We can look for the obvious opportunities to help our kids blend in. A set of medication in the school backpack is easy. A bag on the back of a bike is usually acceptable. An Epi in a coat pocket, or cargo shorts. But conditioning our children to always carry medication usually means conditioning them to carry it in the same way every time. That's where parents of teens run into trouble.

And, conditioning requires reinforcement. In the marshmallow study, kids get the marshmallow. When it comes to carrying medication, there is no marshmallow. Kids have to consistently do something that has no reward, and often has a social consequence from their perspective. It's easy to see why carrying meds becomes a flash point.

Interestingly, the best defense against risky behavior seems somewhat counterintuitive: arguing with your teen. A recent study showed that effective, give-and-take arguing with parents actually helps kids resist peer pressure. In situations where mothers continually reasserted their view and the teen backed down, the teens were later MORE likely to take risks than in situations where mothers listened to their teen's opinion and ceded some autonomy. In other words, teens who agree with their mothers the most are also the ones most likely to ditch their medicine bags once they leave the house.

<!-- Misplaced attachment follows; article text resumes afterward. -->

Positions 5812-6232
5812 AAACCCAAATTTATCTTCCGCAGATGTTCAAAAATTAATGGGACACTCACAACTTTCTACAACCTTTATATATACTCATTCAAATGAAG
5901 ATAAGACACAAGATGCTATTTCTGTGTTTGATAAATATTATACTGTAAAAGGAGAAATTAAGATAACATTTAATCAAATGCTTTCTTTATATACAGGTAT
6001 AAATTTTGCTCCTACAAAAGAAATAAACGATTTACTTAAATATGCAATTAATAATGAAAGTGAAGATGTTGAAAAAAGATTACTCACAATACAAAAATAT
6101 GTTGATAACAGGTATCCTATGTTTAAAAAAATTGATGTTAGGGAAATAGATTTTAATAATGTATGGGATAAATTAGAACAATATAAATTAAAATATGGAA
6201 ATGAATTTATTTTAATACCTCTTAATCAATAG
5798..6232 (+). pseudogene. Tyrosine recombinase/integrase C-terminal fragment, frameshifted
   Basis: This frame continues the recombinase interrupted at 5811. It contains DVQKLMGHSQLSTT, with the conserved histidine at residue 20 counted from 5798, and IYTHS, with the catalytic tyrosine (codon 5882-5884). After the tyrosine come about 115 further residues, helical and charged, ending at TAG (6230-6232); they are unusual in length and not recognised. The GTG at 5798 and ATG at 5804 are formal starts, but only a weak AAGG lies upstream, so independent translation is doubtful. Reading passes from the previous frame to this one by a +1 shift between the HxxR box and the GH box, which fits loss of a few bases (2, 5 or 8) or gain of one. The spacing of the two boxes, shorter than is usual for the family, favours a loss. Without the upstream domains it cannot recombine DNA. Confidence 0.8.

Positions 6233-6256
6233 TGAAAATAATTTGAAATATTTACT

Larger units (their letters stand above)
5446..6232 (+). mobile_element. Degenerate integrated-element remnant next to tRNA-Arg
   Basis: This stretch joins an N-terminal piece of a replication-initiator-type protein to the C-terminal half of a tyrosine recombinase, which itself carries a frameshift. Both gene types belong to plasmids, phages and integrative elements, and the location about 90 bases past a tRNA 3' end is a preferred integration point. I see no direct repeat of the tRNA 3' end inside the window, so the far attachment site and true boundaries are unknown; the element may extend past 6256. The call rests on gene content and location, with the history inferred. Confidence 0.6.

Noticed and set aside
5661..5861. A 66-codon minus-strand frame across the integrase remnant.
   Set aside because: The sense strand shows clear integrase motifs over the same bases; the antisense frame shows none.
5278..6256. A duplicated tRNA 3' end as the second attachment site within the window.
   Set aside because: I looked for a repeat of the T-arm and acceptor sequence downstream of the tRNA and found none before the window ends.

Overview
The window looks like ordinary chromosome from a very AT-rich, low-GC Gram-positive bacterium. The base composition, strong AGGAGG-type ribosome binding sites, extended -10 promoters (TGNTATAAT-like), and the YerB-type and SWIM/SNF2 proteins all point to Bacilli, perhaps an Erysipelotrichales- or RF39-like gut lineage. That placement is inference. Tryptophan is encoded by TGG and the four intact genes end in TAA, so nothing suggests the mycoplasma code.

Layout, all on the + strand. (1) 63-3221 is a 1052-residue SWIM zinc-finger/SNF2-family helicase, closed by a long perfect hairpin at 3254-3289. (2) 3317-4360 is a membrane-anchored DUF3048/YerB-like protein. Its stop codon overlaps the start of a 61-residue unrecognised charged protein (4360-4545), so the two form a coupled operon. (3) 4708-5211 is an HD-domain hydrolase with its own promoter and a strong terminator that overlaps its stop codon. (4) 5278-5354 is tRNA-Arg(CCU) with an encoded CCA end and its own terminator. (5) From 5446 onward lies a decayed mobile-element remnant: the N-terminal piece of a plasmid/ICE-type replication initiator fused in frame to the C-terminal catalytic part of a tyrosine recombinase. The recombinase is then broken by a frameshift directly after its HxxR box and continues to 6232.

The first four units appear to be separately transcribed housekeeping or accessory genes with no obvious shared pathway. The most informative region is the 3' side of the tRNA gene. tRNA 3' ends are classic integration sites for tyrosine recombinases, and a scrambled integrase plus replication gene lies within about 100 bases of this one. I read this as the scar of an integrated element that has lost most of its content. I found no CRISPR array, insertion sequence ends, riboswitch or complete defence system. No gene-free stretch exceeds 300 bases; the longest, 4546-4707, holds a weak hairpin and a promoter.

I don't think there are any easy answers on this one. A bad reaction can help reinforce the need to carry medication, but that's a very dangerous method of training. Perhaps the e-cue epinephrine device (supposedly coming to market in November) will make a difference for our kids.

I suppose the point of this post is to question the practice of using anaphylaxis deaths as a means to reinforce conditioning. If you look at these three areas where conditioning is required, brain development and acquisition of skill sets is also required. No amount of fear is going to help a child learn the complexities of label reading, or learn to group object sets faster. And, as I pointed out in my post about exaggerating food allergies, constantly harping on death, a consequence a child is often developmentally unable to process, can cause a child to become desensitized and overly pessimistic.

We can make our kids feel helpless and hopeless with horror stories. Or, we can give them the training and conditioning they need to effectively manage their allergy, along with a positive outlook and belief that they can manage their allergy.

Isn't it time to limit the ghost stories to the family campfire? Much better to spend the time on label reading, appropriate avoidance and carrying meds so we can ALL safely enjoy the s'mores.